The enterprise, which will be the recipient of tens of millions of tax incentives from the state, is projected by the state to generate some $100 million in additional revenues for the state over the next two decades.

In terms of Raimondo, there are many in Rhode Island who, to quote Taylor Swift’s lyrics, “The haters are going to hate, hate, hate, hate.” Do not expect them – from Republicans to radio talk show hosts to conservative ideologues – to acknowledge that, as noted by many of the speakers at the groundbreaking, Raimondo demonstrated a persistent willingness to push and prod to get Wexford Innovation Center done.

That said, the pursuit of jobs and the political mantra around job creation still remains a problematic equation, particularly when talking about the biotech innovation industry cluster.

The ghosts of job creation past
With the upcoming court battle between Raimondo and R.I. Attorney General Peter Kilmartin over the release of documents related to the 38 Studios investigation – along with the recent finding of the federal audit that found that Betaspring and the state’s economic development had wrongfully spent job creation funds – it is worth revisiting previous reporting by ConvergenceRI on the job creation conundum.

In early 2014, ConvergenceRI wrote:

“At the end of day, the metrics don’t matter, argued J. Michael Saul, [the former] deputy director of the state’s economic development agency then known as the R.I. Economic Development Corporation. “It’s all about jobs – jobs, jobs, jobs, jobs, jobs,” Saul said, dismissing the reporter’s questions about benchmarks for measuring the success of the investments.

Saul’s arrogant response was part of a lengthy, two-hour-long interview that took place at the agency headquarters during the first week in March of 2010.

Saul was promoting the concept of a new state bond – a $50 million small business loan fund – an idea that he said had already been floated with key legislators and EDC board members.

Some of the money, Saul told the reporter, would be used to recapitalize the federal Small Business Loan Fund that was now depleted, having run out of money to loan.

The interview took place less than a week before Gov. Donald Carcieri’s fateful conversation with Curt Schilling at a fund-raiser at Schilling’s home in Mansfield, Mass.

Soon Carcieri would allegedly hijack plans for the $50 million state bond to support small businesses in Rhode Island, increase the amount of the fund to $125 million, with $75 million earmarked for Schilling’s 38 Studios deal.

[Saul along with agency director and co-defendant Keith Stokes later settled in court a lawsuit brought by the state of Rhode Island alleging fraud for failure to inform the R.I. EDC board of directors about the full financial risk of the deal.]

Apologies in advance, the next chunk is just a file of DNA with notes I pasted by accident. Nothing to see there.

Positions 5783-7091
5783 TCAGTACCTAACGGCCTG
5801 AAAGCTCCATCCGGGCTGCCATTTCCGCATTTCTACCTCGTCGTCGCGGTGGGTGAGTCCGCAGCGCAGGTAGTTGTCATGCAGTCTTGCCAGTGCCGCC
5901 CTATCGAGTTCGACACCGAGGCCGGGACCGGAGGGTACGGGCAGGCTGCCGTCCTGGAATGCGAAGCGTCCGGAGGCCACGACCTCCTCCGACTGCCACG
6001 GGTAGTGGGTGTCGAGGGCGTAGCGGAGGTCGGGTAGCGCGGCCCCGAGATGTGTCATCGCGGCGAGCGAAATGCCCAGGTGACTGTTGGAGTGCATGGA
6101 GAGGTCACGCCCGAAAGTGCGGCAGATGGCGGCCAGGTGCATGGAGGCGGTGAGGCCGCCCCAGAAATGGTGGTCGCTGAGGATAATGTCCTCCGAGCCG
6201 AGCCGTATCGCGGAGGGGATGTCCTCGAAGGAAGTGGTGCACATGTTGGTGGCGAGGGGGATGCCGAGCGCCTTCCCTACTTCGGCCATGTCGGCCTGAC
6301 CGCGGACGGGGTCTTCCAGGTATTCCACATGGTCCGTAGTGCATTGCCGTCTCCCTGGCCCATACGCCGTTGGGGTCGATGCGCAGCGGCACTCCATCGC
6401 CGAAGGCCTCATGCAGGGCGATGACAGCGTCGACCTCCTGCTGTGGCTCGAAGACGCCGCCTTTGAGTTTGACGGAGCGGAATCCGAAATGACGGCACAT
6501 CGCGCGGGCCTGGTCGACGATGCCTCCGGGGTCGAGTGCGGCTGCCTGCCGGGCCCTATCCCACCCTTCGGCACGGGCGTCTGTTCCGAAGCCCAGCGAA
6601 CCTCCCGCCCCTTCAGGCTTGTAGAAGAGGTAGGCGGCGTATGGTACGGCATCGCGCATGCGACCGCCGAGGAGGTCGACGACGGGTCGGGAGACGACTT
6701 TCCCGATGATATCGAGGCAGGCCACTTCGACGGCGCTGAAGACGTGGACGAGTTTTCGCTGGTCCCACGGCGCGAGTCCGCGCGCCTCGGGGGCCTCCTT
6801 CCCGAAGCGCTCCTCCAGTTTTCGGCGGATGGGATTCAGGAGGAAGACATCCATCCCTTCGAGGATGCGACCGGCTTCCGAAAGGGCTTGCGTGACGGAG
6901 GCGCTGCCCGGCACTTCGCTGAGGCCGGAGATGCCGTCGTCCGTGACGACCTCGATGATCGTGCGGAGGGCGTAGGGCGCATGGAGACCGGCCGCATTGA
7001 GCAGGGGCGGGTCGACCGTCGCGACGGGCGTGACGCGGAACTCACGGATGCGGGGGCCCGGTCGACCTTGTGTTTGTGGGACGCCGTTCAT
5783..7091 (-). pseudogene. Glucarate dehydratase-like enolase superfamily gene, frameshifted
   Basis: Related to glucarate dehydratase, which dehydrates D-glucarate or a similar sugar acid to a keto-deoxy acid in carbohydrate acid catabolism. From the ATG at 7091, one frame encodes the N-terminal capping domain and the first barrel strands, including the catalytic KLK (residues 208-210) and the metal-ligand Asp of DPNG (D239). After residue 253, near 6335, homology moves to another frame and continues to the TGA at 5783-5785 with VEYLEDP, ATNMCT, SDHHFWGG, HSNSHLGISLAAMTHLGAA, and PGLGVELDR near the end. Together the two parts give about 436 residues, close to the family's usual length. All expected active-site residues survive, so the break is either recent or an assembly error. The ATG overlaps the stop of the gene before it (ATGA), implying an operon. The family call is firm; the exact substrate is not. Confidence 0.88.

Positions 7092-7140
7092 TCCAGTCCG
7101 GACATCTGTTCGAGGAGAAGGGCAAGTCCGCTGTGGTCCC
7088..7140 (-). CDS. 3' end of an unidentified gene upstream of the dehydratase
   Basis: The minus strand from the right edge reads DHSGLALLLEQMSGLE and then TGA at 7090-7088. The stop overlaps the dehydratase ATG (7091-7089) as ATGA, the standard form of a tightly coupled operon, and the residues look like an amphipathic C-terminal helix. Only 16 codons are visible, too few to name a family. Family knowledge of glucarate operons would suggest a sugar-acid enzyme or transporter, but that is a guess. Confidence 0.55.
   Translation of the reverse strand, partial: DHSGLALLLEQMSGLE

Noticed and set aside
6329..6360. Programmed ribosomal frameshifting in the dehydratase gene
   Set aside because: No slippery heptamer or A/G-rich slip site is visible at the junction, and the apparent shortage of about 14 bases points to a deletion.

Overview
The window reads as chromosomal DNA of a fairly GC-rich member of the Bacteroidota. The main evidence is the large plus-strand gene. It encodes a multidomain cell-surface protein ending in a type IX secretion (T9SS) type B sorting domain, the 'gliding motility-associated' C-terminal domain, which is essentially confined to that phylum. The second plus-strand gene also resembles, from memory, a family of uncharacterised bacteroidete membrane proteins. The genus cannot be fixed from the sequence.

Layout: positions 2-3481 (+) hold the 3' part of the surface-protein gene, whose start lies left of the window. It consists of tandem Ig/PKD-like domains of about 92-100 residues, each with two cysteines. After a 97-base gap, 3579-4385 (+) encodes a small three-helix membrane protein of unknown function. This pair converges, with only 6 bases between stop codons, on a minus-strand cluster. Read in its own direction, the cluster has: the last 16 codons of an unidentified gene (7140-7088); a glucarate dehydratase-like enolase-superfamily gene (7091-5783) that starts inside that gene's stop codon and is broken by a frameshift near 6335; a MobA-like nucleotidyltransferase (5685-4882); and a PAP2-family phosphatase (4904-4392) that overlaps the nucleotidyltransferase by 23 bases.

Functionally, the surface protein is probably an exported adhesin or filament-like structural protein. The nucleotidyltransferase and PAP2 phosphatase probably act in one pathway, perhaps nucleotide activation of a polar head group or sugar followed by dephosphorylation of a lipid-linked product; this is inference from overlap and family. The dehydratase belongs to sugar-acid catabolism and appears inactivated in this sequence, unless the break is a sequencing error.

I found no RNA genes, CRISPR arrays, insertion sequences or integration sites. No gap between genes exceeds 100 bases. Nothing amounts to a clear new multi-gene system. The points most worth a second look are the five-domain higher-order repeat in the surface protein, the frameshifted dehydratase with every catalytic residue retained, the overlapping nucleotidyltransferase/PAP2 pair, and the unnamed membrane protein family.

The ConvergenceRI story continued: “Lost in the onslaught of 38 Studios disaster was the gaping hole in Saul’s “jobs, jobs, jobs” response: the reality was that the agency had failed to track and tabulate the job creation data for the previous five years – from 2005 to 2010 – of the loan fund’s operation.

Instead, it relied on data supplied by the companies at the time of the loans had been granted, with the projected numbers of retained and new jobs. Although a number of companies receiving loans had gone out of business and defaulted on their loans, their numbers were still being included in the agency’s job creation totals for the loan fund.

Companies in Rhode Island that received some $16.7 million in loans between 2005 and 2010 were asked once a year to update the number of people employed, but only about half of them complied, according to agency officials. “We do make an annual request to companies for updated information, however only about half of them consistently report,” Sean Esten, then financial portfolio manager of the agency’s Small Business Loan Fund, told the reporter in 2010.

“We’ve never put that information into a spreadsheet to track it,” Esten said. “There’s a big pile of that. I don’t have time for that.”

[It was Esten’s memo complaining about the lack of financial scrutiny in the 38 Studios deal, saying that a $10,000 micro-loan received more financial scrutiny than the Schilling deal – a concern that was allegedly squashed by Saul and Stokes – that was considered potential key evidence in the fraud lawsuit.]

[See link to ConvergenceRI story below, which goes into detail about the problems identified by an auditor about how the state had managed $2 million grant funds from the federal State Small Business Credit Initiative that went to Betaspring in 2011. The audit report said that Congress had never intended for the program to fund business incubators.]

Are job metrics still relevant?
As the Wexford Innovation Center project moves forward, it would seem to be important for CommerceRI to develop a robust, transparent way to measure and benchmark job creation metrics tied the new innovation center, beyond the initial construction jobs.

One of the constants about nurturing new startup companies is that many of them will fail, only to be reborn or absorbed into other enterprises. What is the state’s strategy to measure job creation and retention for those firms?

A second concern is: how many of the new jobs created will be filled by Rhode Island residents, versus candidates from Massachusetts commuting to Providence?

A third concern is how best to capture the wisdom and knowledge of the Slater Technology Fund, a successful seed investor in new companies in the innovation ecosystem, in the ways that they have developed their metrics around job creation and retention?

A fourth concern is how best to leverage the acumen of Rhode Island-based firms such as EpiVax, one of the first pioneering biotech firms in Rhode Island, which was founded in 1998.

A final observation
Walking away after the conclusion of the groundbreaking event, ConvergenceRI encountered Mark Huang, the director of Economic Development for the City of Providence, riding his bicycle back to his office.

Huang, it seemed, was the only participant who had ridden his bike to event; most others, it appeared, had driven. The parking lot in front of the headquarters for Nabsys, which sits adjacent to the site, had a big sign that said “full.”

A few who were in attendance at the groundbreaking had no doubt walked from their offices.

In building the new Wexford Innovation Center, even with the new pedestrian bridge now under construction, the larger question is how connected it will become to the larger city neighborhoods within Providence.